Raschio attended Portland State University and graduated with a bachelor’s degree in history and then went to the University of Oregon School of Law where he received a law degree. After law school, he sought a rural area to practice law and began at the Law Office of Markku Sario in Canyon City from 2001-2002.
“I had an opportunity to work with Judge Cramer that year, and I learned a lot from him,” Raschio said. “I had an offer to go back to Portland to work at an attorney’s office, but I turned the offer down to move down to Burns with John (Lamborn) and our former partner Gordon Mallon. I was down there for five years and had the opportunity to meet my wife, Sena, on a blind date at El Toreo, and that’s the only one (blind date) I’ve ever been on.”
Raschio then moved to The Dalles and became a partner at Morris, Smith, Starns, Sullivan and Raschio, P.C., for eight years. Rob and Sena knew they wanted to move back to Eastern Oregon to raise their family and made the conscious choice to move back in 2014. Raschio opened his private law practice and continues to practice in Grant County.
Raschio was appointed as a pro tem commissioner to the Grant County Court for six months in 2018-2019.
“As many of you know, I had an opportunity to work on your Grant County Court, and I had an opportunity to write a forest objection on behalf of Grant County,” Raschio said. “I am running for judge because I really do believe I have an understanding of what the voice of the community is and what the efforts are here in Grant and Harney counties.”
The death penalty
A community member asked what the candidates thought about the death penalty.
Lamborn said murder is wrong, no matter who does it.
“If person A kills person B, that is a horrible thing to have happen, but I don’t think the state should be in control of that decision,” Lamborn said. “I believe that the state should be in the business of empowering the people.”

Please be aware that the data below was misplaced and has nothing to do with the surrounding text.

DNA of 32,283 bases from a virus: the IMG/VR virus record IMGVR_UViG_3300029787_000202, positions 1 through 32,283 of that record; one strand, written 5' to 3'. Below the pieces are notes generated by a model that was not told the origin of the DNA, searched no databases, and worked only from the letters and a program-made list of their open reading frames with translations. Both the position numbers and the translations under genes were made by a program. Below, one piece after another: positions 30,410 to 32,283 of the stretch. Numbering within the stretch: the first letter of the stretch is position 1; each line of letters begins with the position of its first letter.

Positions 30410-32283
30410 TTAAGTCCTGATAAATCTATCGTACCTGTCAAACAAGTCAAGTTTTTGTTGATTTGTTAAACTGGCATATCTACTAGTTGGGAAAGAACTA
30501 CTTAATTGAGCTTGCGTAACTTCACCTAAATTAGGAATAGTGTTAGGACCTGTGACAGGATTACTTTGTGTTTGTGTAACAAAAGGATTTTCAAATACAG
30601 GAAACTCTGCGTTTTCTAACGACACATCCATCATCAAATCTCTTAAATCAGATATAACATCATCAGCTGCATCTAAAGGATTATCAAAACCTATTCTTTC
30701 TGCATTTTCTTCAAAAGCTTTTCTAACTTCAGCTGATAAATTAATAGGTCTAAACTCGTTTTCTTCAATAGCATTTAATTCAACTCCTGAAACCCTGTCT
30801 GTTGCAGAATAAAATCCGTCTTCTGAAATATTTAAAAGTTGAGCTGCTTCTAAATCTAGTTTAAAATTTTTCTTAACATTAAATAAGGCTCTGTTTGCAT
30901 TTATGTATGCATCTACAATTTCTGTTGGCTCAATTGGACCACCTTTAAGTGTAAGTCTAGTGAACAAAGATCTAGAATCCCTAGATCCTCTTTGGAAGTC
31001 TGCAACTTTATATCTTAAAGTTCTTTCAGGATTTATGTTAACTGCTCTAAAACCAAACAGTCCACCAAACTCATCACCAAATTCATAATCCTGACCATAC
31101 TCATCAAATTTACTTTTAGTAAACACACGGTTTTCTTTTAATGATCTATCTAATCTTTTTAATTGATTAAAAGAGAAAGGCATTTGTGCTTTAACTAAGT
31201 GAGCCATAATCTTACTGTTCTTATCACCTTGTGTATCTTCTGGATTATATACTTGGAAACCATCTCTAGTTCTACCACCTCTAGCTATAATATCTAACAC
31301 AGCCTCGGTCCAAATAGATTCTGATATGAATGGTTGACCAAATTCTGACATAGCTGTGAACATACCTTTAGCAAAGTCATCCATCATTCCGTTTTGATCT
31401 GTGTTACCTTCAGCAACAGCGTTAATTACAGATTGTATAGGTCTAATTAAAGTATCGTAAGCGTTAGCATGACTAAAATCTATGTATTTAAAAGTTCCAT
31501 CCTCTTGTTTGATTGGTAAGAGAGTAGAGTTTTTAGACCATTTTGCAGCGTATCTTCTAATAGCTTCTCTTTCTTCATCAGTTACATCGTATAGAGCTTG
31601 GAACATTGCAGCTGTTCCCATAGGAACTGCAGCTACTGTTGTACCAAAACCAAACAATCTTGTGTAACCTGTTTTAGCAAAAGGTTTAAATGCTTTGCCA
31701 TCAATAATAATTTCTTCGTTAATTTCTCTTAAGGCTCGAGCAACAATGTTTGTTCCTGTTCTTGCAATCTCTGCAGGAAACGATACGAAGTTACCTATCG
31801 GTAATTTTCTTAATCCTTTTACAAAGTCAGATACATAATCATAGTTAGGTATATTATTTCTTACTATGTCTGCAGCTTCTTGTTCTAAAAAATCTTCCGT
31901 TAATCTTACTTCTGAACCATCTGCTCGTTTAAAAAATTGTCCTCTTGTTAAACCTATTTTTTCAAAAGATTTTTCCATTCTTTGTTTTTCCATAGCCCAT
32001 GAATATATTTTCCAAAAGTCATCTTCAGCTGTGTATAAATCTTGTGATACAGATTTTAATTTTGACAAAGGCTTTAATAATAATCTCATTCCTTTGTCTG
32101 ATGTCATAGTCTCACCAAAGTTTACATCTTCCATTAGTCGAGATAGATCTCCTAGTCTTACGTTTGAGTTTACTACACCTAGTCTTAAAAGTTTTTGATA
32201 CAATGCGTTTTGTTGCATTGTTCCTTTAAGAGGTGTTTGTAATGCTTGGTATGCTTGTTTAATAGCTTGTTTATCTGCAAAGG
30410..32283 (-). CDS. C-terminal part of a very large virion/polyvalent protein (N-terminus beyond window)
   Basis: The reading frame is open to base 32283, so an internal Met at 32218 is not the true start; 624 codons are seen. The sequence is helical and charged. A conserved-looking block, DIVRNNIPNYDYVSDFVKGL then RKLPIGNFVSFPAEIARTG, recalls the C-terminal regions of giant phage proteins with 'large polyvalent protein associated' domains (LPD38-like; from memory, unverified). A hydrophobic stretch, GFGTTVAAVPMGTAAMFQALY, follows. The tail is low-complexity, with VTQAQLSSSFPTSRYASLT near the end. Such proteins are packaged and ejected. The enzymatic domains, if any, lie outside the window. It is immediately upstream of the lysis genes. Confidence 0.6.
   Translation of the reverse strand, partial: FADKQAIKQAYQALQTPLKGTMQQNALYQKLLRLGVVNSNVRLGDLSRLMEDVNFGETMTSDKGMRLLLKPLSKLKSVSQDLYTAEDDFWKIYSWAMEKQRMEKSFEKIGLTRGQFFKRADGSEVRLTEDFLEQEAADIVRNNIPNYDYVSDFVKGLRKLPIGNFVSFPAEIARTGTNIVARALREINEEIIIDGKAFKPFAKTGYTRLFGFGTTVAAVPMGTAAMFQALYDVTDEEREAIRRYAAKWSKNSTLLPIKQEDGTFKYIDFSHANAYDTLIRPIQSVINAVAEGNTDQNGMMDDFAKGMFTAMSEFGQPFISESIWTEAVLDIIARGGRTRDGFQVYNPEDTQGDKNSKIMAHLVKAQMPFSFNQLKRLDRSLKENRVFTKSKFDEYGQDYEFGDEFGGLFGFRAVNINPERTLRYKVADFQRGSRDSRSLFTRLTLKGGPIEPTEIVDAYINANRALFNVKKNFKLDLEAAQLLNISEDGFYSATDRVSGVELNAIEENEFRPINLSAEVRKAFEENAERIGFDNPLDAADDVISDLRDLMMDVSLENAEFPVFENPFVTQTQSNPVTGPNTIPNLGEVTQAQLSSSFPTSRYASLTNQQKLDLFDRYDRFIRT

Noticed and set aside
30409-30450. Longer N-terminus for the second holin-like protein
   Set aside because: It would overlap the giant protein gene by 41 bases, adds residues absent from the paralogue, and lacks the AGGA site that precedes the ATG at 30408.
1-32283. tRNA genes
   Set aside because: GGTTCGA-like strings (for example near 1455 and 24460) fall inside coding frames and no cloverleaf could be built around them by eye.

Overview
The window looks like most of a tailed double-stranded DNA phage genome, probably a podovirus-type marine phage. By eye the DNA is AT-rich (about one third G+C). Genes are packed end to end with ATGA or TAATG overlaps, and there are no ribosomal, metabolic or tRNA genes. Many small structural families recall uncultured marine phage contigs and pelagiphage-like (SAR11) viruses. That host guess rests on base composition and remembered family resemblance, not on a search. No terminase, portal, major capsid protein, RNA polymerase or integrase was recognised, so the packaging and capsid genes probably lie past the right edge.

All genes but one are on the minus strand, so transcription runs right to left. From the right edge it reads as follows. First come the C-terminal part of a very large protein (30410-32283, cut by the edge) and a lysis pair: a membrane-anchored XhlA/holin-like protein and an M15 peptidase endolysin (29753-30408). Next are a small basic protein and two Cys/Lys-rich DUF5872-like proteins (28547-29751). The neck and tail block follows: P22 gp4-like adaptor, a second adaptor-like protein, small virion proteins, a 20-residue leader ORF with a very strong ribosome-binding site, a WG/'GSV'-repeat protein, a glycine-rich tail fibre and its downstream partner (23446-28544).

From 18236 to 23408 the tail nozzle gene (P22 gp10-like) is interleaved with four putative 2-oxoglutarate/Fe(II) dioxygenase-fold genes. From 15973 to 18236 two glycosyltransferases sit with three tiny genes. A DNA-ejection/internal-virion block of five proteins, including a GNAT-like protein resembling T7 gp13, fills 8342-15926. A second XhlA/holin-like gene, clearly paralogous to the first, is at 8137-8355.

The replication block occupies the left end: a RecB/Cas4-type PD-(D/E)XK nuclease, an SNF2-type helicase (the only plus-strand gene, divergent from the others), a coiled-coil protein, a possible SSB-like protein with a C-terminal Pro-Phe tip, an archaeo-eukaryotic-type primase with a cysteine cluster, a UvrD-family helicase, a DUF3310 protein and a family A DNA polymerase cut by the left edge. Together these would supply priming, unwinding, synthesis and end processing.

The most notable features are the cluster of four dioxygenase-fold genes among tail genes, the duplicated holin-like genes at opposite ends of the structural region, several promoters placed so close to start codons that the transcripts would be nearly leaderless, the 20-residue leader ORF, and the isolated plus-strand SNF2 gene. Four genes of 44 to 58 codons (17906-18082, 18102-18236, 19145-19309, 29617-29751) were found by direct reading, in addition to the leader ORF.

Carpenter said Oregon voters approved the death penalty, and the state of Oregon should abide by the will of the voters.
“Our legislature recently made the death penalty essentially apply to crimes of terror, and so many cases when the penalty was imposed are now being raised on appeals and are having those sentences reversed,” Carpenter said. “I think our legislature and our governor should follow the will of the people as opposed to imposing their will on the people.”
Raschio said, in his career as a defender, he represented people who have been accused of murder and faced the death penalty. He added that it is a hard decision for a person of faith on the question of death, but a judge does have a job.
“My job as the judge is to follow the law and the statutes and the Constitution of Oregon, and if I am required as a part of that responsibility to impose the death penalty after a jury told me that is the result that needs to happen, I am going to do that,” Raschio said.
Each candidate was asked to define judicial temperament and how they planned to personify that definition as a circuit court judge.
Lamborn said an important part of judicial temperament is that a judge has a sense of solemnity that does not sway a jury or give the jury an idea of his feelings toward a case.
“On the other side of the coin, you really have to respect everyone that comes before you and respect law,” Lamborn said. “When a lawyer is working hard, you’re identifying the fact, especially to the client sitting next to the lawyer, that a lawyer is making the best argument that they can make.”
Carpenter said judicial temperament requires that a judge see everyone individually and, if a judge is upset with an attorney, he must remember that the case is about the client.
“Normally, our judge is pretty temperate, but he called an attorney rigid, silly, illogical, and when the judge left the bench I turned to the attorney and told him that the judge was out of line to do that,” Carpenter said. “I’m a reasonable person, and I am very even-handed, and that is what a judge needs to be.”
Raschio said a true test of a judge is his temperament and how he treats people on a daily basis. He also said a judge needs a sense empathy to step into the shoes of the litigants and make sure they are heard.
“The best judges that I have seen in terms of temperament can look at a person, put them in jail or prison for a long time and have that person say, ‘Thank you, your honor, and I appreciate you hearing my position,’” Raschio said. “I think that everybody who comes to my courtroom will feel respected because I respect the people who come in front of me.”